Friday Coffee Break, Gangnam Style!

Every Friday at Nothing in Biology Makes Sense! our contributors pass around links to new scientific results, or science-y news, or videos of adorable wildlife, that they’re most likely to bring up while waiting in line for a latte.

My apologies for the lateness of this Korean version of the Friday Coffee Break!

From Sarah:

Starting off on a light note this article describes how dogs can “catch” yawns from humans but only after they are old enough to understand empathy and emotion.  Also from Sarah, has anybody wondered why no mention of the dreaded “C” word (aka Climate Change) has come up at any of the presidential debates?  This blog post from the NYTimes discusses that issue.

From Noah:

Rogue scientist and entrepreneur Russ George dumped tons of iron dust in the Pacific Ocean off the west coast of Canada, “calling it a “state-of-the-art study,” said his team scattered iron dust several hundred miles west of the islands of Haida Gwaii, in northern British Columbia, in exchange for $2.5 million from a native Canadian group. The iron spawned the growth of enormous amounts of plankton, which Mr. George, a former fisheries and forestry worker, said might allow the project to meet one of its goals: aiding the recovery of the local salmon fishery for the native Haida. ”

From Jeremy:

Does taking Ritalin increase individuals enhance desire for social conformity?  This study here postulates that there may be some element of connection between increased dopamine levels brought on by taking Ritalin and conforming to social norms.

From Devin:

This link (which at the time of publishing this story appeared to be broken) is a tumblr page dedicated to “things I learned as a field biologist.”  Hopefully the link gets fixed soon.

From Jon:

Given the overabundance of awesome links and a couple medically related ones, I’m going to end this post with a fun video!  Did you know that the lyrics to Gangnam Style is a satire poking fun at the wealthy Gangnam district in Seoul and also discusses how the singer likes the kind of lady who enjoys the freedom of a cup of coffee. I figured given this connection it was only perfect to end the month of October with the Gangnam Style theme!

I’m a total science fiction geek and couldn’t help myself.  There are quite a few other well done parodies of the original video as well such as Obama Style, Mitt Romney Style and even Gunman Style.  Enjoy!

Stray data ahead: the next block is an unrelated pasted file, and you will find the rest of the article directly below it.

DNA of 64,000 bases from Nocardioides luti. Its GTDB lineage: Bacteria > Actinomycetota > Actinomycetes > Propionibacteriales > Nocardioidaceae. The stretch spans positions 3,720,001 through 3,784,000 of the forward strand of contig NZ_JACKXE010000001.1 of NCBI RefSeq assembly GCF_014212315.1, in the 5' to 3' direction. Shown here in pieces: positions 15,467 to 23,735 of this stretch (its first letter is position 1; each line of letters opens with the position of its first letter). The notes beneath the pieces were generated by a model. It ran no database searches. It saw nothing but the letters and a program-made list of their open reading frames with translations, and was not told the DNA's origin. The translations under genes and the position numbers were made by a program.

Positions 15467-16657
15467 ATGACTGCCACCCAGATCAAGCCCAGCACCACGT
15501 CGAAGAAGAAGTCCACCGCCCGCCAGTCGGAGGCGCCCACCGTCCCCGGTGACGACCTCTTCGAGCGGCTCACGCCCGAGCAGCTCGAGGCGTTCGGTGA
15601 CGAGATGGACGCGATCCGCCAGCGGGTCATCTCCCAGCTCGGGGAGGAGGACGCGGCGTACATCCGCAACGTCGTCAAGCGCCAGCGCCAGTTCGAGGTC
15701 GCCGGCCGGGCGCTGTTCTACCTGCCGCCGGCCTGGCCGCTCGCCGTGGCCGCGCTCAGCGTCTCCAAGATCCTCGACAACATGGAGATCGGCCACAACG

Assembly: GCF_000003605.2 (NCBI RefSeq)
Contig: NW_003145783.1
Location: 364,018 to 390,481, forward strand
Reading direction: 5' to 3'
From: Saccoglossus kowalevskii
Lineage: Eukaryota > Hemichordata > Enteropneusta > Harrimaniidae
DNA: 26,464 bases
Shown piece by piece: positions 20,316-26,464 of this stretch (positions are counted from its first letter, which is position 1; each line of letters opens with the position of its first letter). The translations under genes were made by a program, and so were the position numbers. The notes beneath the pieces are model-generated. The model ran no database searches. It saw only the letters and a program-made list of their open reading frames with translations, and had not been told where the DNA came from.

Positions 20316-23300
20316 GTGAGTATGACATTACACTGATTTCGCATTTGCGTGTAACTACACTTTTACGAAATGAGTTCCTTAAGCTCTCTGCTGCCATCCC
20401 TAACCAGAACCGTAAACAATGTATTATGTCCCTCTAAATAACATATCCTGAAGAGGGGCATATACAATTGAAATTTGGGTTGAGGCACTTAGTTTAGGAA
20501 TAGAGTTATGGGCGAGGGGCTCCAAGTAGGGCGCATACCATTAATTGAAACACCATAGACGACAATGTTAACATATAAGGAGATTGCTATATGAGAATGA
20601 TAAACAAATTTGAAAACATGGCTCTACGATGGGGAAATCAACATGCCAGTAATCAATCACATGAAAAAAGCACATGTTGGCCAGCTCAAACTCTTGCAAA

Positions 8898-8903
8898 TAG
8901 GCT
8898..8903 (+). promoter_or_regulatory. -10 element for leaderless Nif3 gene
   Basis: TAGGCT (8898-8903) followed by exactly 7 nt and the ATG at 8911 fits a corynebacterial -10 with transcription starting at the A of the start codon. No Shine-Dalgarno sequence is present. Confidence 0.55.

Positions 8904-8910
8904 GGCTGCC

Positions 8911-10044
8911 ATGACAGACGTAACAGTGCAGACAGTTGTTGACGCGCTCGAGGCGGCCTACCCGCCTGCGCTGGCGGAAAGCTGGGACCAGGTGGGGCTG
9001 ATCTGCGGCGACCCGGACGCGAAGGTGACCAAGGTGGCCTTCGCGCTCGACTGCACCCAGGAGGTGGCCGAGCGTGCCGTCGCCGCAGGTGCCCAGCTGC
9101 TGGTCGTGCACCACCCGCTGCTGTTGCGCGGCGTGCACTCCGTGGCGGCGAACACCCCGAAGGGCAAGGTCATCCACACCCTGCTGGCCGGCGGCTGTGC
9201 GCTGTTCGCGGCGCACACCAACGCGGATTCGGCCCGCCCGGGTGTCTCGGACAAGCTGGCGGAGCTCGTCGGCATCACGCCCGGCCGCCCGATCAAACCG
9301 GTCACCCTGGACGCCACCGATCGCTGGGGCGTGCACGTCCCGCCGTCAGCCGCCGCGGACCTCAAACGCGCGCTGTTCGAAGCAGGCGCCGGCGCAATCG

The Data on Science and Religion

This post is a guest contribution by Amy Dapper, the proprietor of Evolve It!, a blog about (sometimes) cool (mostly) science-y things. Amy is a PhD student at Indiana University studying evolutionary theory.

Religious beliefs, or more likely disbelief, tend to be a hot topic on science blogs, particularly those with a evolutionary bend.  However, when these topics come up there is often more opinion than science, which is why I was excited to see an research article in last weeks edition of Science titled ‘Analytical Thinking Promotes Religious Disbelief’ [1].  The article, authored by Will M. Gervais and Ara Norenzayan, uses a series of five studies to build a causal link between analytical cognitive processes and religious disbelief.  I thought it would be fun to delve into the science behind their audaciously titled article for my guest post here at Nothing in Biology Makes Sense.

The authors approach understanding the cognitive underpinnings of religious belief and disbelief using the dual-process theory of human thought.  This theory posits that we use two distinct and separate systems for reasoning.  The first, creatively termed System 1, is intuitive and produces a rapid response based only on prior knowledge and experience.  Previous research has found that individuals who rely more heavily on this intuitive cognitive system are more likely to believe in supernatural entities, and thus tend to have stronger religious beliefs [2]. On the other hand, System 2 is rational and produces a slower response based upon logic and reasoning that, when employed, often overrides the conclusions of System 1.  The authors hypothesize that, in contrast to System 1, this analytical cognitive system promotes religious disbelief.

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